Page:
Tosca Puccini Opera, Teatro Coccia Novara ~ Romancing Italy
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Nov 11, 2008

Tosca Puccini Opera, Teatro Coccia Novara

So you think Tosca is heavy, tragic, depressing? Nuances in the performance just might tickle your funny bone and even dramatic operas must have bloopers.

If you are thinking that I must be desperate to get out of the house, if I’d go to an opera…you’re right. I miss the arts that I took for granted in San Francisco, mostly the symphony. It’s usually when you don’t have something that you realize just how much you want it.

I’ve discovered that Italy IS opera and her citizens have a deep love and appreciation for this music. My friend pressured me in early September to choose the performances I wanted to attend during the season so we could get our tickets right away. What was the hurry? On Single Ticket Day a line snakes out the door and down the cobblestoned pavement with people waiting to gobble up available seats for the operas, resulting in sold out performances from day one.

In contrast, if I walked up to the box office on the night of a symphony 1 minute before the performance, I could still choose a seat from all over the hall! It usually is practically empty.

I read the synopsis Tosca before going. By the time I reached the end I was laughing; not because I am sadistic, but because I couldn’t believe I was about to spend the afternoon absorbing a tragedy. Heavy, tragic, depressing!

Note to self: always do your homework before buying the ticket. (Plot synopsis here)

If you don’t know the story of Tosca, here is the very, very briefest of summaries, I’d tell you now, ALL the principals die. Angelotti commits suicide, Scarpia is stabbed , Cavaradossi (Tosca’s lover) is shot to death, and Tosca leaps from a very tall building. Good stuff.

Puccini, Tosca
Puccini, Tosca

The lights dimmed, the music started and then began a beautiful, riveting, amazing opera. The set was elegant, well made and I loved the architectural design. The lighting was perfect; I even loved Tosca’s voice. The costumes were beautiful and the devious, corrupt Scarpia was wonderfully evil. I loved him.

And the love themes wound their melodies around our hearts and squeezed. When Tosca anguished on stage, the hair on my arm stood straight. Cavaradossi expressed his love with such intensity I held my breath. I felt what they felt and I loved it.

All was not magical though. When Tosca murders Scarpia, stabbing him with his dinner knife, I struggled to stifle my laughter. NO, I am NOT a bad person! Scarpia stumbles away from Tosca, suddenly jerks as if shot, leans against the sofa screaming for help, then tumbles to the floor landing on his back like a dog with all four paws in the air. It was brief, but the image stuck in my head. You would have chuckled too.

As if that was not bad enough, Tosca moved defiantly past his body only to trip on her skirt, wind-milling her arms to keep her balance. And the scene lost its tragic effect. She came back in the next scene with her skirt lifted, tucked in at her waist.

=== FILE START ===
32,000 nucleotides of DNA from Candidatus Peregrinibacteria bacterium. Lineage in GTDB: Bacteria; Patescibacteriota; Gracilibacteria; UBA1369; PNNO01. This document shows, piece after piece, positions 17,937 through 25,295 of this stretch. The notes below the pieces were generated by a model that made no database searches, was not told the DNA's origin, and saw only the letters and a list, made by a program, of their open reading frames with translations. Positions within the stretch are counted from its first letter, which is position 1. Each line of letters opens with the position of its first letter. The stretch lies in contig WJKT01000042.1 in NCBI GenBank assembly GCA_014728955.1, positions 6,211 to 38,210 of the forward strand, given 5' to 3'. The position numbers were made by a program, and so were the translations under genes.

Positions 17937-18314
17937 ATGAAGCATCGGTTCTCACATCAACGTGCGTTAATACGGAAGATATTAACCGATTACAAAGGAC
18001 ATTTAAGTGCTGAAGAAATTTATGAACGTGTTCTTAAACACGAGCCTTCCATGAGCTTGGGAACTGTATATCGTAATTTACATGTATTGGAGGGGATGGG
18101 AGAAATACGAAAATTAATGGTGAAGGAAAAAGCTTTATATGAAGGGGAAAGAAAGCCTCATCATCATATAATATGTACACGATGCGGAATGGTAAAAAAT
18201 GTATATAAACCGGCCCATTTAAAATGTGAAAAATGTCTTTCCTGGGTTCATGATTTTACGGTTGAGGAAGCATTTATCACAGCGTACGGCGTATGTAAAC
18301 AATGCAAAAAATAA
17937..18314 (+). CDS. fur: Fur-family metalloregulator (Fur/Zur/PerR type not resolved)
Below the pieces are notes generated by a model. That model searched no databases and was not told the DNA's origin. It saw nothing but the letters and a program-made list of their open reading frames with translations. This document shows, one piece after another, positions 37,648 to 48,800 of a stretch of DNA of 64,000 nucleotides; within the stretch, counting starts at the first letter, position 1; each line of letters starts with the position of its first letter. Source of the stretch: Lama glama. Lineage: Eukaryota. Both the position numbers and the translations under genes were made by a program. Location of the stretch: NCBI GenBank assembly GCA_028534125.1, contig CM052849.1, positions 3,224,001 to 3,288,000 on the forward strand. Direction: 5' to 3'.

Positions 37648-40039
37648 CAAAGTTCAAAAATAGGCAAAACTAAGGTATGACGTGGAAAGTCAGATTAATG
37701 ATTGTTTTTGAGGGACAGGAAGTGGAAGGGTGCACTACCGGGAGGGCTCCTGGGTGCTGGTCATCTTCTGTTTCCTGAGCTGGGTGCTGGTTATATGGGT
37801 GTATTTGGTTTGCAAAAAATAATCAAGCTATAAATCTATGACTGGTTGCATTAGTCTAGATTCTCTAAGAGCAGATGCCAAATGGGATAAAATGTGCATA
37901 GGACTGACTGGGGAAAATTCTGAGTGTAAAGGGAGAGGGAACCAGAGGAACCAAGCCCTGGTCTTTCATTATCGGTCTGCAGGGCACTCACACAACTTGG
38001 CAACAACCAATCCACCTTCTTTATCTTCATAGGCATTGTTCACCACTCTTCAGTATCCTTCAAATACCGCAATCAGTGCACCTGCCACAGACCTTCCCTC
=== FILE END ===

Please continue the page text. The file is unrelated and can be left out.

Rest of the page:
The rest of this opera went smoothly but there are stories from other performances of Tosca that I feel must be repeated. The last act where Cavaradossi is executed has racked up blooper after blooper. These are excerpts from Giovanni Christen’s article:

“From the front-page headlines in Italian newspapers: "Cavaradossi has been shot!"... At the Macerata summer festival on 30 July 1995, the tenor (Fabio Armiliato) was shot in the 3rd act - as usual. But this time when Tosca (Raina Kabaivanska) rushed to him she heard a whisper: "Call an ambulance!...", and then she fainted at the sight of his blood.” The blanks, used as Puccini would have wanted, to achieve a degree of realism, was overcharged and drew blood, thank goodness in his leg.

The bouncing Tosca: Tosca as usual jumps from the walls of Castel Sant'Angelo. But the stage workers had improved her security by replacing the mattress with a trampoline, so that Tosca appeared 2 or 3 times from behind the wall...

The collective suicide: the stage director was giving last-minute instruction to the supers hired as soldiers. There had been no stage rehearsal, and he gave them the usual instruction "exit with the principals". When Tosca leapt from the parapet, seeing no other principals left on stage, they all dutifully jumped after her, giving a Shakespearean greatness to the final tragedy.

Playing with fire: From Tito Gobbi’s memoirs comes this story -- Maria Callas was Tosca, and during the 2nd act she came too near the candles burning on Scarpia's desk and ignited her hair (or wig). Gobbi immediately improvised a raptor-like motion: he jumped on Tosca, embraced her and extinguished the flames. Tosca rejected him with disgust, but then whispered him a "thank you, Tito"... just before killing him.

If you want to read more of the background of Tosca, the history, the characters and so on, go to http://opera.stanford.edu/Puccini/Tosca/backgd.html


If it is said to “look for the silver lining” I think I found a huge vein.

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